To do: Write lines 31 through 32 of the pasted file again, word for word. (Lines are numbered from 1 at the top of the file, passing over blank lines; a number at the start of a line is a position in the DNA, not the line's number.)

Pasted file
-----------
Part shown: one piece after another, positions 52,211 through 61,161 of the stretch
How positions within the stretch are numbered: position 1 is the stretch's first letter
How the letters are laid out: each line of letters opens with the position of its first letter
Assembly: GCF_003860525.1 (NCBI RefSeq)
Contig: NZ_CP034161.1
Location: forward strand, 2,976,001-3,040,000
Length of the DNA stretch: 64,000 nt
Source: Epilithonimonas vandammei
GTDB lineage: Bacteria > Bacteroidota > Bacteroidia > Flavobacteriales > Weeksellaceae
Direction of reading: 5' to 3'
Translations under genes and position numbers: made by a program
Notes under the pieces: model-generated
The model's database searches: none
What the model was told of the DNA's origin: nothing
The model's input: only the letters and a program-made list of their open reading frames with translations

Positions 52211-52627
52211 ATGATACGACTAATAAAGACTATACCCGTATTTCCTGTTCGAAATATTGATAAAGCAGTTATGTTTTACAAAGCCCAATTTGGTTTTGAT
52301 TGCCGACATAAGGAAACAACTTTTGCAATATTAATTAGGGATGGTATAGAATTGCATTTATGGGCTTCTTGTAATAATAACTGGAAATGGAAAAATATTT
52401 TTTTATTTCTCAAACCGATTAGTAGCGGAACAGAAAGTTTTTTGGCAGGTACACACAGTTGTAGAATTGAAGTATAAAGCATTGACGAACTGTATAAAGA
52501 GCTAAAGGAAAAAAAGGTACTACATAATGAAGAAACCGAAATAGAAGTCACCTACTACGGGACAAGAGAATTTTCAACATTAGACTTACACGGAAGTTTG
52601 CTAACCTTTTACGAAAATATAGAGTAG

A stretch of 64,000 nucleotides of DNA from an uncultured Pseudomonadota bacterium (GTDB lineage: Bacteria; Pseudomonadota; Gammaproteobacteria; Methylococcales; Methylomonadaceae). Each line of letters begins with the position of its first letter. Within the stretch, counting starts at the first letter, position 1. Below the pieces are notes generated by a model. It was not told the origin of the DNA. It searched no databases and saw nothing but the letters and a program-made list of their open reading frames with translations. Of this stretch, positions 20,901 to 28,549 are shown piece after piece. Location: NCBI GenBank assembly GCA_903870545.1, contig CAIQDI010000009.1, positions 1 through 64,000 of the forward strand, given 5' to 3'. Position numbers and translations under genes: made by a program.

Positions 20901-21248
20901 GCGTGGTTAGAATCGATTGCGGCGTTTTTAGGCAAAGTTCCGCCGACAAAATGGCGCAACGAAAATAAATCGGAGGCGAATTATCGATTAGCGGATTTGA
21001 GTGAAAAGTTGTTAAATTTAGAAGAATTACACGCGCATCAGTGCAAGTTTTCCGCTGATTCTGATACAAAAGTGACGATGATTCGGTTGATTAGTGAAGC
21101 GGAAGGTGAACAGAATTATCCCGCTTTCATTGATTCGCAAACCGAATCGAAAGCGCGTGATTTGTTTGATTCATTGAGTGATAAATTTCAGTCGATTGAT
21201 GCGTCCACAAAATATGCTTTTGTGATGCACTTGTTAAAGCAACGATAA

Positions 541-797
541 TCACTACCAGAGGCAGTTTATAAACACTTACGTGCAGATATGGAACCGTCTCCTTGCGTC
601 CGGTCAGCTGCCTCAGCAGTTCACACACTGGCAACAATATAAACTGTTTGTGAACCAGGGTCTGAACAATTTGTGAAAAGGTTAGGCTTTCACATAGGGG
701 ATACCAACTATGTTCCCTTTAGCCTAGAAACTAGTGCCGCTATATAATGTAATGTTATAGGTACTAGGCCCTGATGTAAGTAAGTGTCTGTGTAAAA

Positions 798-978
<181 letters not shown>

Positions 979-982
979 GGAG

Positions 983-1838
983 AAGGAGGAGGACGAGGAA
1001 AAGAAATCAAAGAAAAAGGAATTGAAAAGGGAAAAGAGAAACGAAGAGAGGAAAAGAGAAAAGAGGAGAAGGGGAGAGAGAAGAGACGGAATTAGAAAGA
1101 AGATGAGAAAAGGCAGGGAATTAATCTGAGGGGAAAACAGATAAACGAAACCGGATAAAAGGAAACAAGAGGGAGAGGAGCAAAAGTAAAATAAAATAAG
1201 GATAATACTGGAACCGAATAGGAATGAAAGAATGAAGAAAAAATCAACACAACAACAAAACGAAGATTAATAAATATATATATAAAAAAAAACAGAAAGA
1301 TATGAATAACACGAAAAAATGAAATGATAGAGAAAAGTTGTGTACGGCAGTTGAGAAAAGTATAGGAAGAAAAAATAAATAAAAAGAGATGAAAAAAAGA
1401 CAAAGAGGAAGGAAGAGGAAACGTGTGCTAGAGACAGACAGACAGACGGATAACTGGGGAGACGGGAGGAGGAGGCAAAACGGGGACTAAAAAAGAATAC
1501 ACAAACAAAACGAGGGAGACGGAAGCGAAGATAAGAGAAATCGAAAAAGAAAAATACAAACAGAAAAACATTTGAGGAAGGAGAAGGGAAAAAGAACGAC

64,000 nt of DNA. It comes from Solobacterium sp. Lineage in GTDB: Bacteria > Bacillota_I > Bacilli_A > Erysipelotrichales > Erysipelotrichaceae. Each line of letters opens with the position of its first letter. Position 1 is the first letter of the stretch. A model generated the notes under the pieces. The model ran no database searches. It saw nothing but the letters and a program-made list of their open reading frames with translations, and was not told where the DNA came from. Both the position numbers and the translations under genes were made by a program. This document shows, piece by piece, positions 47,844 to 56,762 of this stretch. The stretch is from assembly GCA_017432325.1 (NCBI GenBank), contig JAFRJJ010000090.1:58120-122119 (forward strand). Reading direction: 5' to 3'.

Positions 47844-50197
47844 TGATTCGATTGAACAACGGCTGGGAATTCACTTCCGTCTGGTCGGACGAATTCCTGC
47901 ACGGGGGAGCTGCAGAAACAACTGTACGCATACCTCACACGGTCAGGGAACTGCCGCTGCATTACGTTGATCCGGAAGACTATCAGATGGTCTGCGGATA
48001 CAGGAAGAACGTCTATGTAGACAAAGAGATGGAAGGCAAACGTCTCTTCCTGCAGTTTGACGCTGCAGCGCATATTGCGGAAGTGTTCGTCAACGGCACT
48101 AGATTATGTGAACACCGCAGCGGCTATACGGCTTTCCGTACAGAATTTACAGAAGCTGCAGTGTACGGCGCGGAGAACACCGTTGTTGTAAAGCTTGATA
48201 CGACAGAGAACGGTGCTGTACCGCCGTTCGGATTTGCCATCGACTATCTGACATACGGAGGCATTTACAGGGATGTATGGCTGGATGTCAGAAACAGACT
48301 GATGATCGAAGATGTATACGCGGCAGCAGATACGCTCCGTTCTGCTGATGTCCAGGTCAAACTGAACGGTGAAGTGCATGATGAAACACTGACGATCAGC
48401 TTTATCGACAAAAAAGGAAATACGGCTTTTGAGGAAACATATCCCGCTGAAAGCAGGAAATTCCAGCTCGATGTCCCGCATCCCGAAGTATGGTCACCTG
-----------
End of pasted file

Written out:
701 ATACCAACTATGTTCCCTTTAGCCTAGAAACTAGTGCCGCTATATAATGTAATGTTATAGGTACTAGGCCCTGATGTAAGTAAGTGTCTGTGTAAAA

Positions 798-978